Katharine and Sidney Hollander Jr. are probably the only residents of Windsor Hills who can make the claim of having four generations living on Talbot Road at the same time.
fTC But it's easy to find people who have lived in the neighborhood for decades. That's the kind of community Windsor Hills is.
"We like our house, our children could come home from school for lunch, and the neighborhood is pretty," says the 80-year-old Mrs. Hollander, who has lived here with her husband for 50 years.
"There didn't seem to be any reason to move."
Although she can't boast the Hollanders' longevity, Mildred Forehand has lived in Windsor Hills for three decades. "Windsor Hills is friendly, and its diversity of age, income, race and religion is appreciated," she says. "This was one of the first integrated neighborhoods in Baltimore City."
Windsor Hills, located near the city's western boundary, has a mix of housing, including single-family houses, duplexes and row houses. But it's distinguished by large trees and large homes, much like Roland Park.
And though Windsor Hills once was a summer retreat for Baltimore's wealthy residents, even its stately, columned homes carry modest price tags.
"There is a three-bedroom, 1 1/2 -bath Colonial at 2303 Monticello Road," says Otis Warren realty agent Gail Briscoe. "It has a den, in addition to the three bedrooms, wood floors, a balcony and sun porch, two-car garage and fireplace. It is near Leakin Park and has an asking price of $83,500.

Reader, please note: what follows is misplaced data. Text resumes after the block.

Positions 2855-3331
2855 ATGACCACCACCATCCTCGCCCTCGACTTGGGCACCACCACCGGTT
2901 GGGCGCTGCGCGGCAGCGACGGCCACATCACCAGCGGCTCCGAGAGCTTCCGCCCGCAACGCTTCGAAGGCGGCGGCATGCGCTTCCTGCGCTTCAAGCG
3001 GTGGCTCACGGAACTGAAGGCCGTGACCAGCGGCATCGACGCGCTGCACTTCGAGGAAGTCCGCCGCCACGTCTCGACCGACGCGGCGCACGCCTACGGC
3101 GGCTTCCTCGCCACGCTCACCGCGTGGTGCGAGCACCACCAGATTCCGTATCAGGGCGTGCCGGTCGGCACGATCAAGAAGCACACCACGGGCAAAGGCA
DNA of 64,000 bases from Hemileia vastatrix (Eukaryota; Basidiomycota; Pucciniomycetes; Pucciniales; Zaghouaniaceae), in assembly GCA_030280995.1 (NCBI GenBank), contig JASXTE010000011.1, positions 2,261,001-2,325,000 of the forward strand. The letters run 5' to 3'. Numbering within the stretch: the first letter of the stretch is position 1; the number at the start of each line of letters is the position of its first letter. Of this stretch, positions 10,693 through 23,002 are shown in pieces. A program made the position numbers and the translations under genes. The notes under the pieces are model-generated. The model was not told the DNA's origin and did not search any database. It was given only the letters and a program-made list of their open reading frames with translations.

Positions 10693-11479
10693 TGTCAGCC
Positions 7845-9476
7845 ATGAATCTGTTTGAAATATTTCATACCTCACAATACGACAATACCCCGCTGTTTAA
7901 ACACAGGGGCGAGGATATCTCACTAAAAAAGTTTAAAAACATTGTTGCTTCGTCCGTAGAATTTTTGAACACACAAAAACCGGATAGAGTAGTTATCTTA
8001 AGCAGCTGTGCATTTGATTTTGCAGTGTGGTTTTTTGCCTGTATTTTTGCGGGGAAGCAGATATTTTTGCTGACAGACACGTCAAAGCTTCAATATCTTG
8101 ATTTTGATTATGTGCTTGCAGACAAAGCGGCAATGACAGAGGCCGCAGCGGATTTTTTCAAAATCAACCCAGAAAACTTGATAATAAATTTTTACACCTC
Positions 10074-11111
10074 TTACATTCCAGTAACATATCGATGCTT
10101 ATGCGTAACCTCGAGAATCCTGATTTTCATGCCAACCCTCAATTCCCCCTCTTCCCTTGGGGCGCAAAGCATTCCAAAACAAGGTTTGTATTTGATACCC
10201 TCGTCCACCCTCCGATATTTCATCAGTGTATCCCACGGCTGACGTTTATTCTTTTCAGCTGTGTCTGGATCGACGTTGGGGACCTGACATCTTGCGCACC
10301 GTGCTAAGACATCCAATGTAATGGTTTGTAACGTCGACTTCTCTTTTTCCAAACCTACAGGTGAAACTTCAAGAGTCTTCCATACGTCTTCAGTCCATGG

"Another Colonial house for sale is 2517 Talbot Road, which has three bedrooms -- the master bedroom measures 13 feet by 20 feet -- 2 1/2 baths, two fireplaces, hardwood floors, stained-glass windows, an alarm system, modern kitchen with a patio, bay windows -- and an asking price of $116,298."
According to the Greater Baltimore Board of Realtors, nearly a dozen houses are for sale in the neighborhood.
"Windsor Hills has a lot of very well-appointed homes," Ms. Briscoe says. "And a lot of professionals live in the neighborhood."
Windsor Hills has other benefits, too. Its neighborhood association, Windsor Hills Neighbors, keeps a close eye on a number of projects.
A private day-care center and a preschool program are located in the public elementary school.
The neighborhood supports the Windsor Hills Neighbors Family Learning Center, where residents have access to sewing machines, typewriters and one-on-one tutorials in math and reading. And the neighborhood association runs a food distribution center out of the nearby Cahill Recreation Center.
There also is an association-sponsored monthly newsletter, as well as three to four potluck fund-raising dinners annually.
The neighborhood board of directors is a member of the Greater Walbrook Coalition. The Windsor Hills Neighbors' list of other projects it supports is long: a paper recycling center, neighborhood cleanups twice a year, City Fair quilting projects, flea markets and more.
Like the Hollanders, Colyn Harrington is a well-established resident -- she's lived here for 30 years. And though many Windsor Hills residents are getting along in years, it is still, according to Mrs. Forehand, "a neighborhood where young people do come back to live."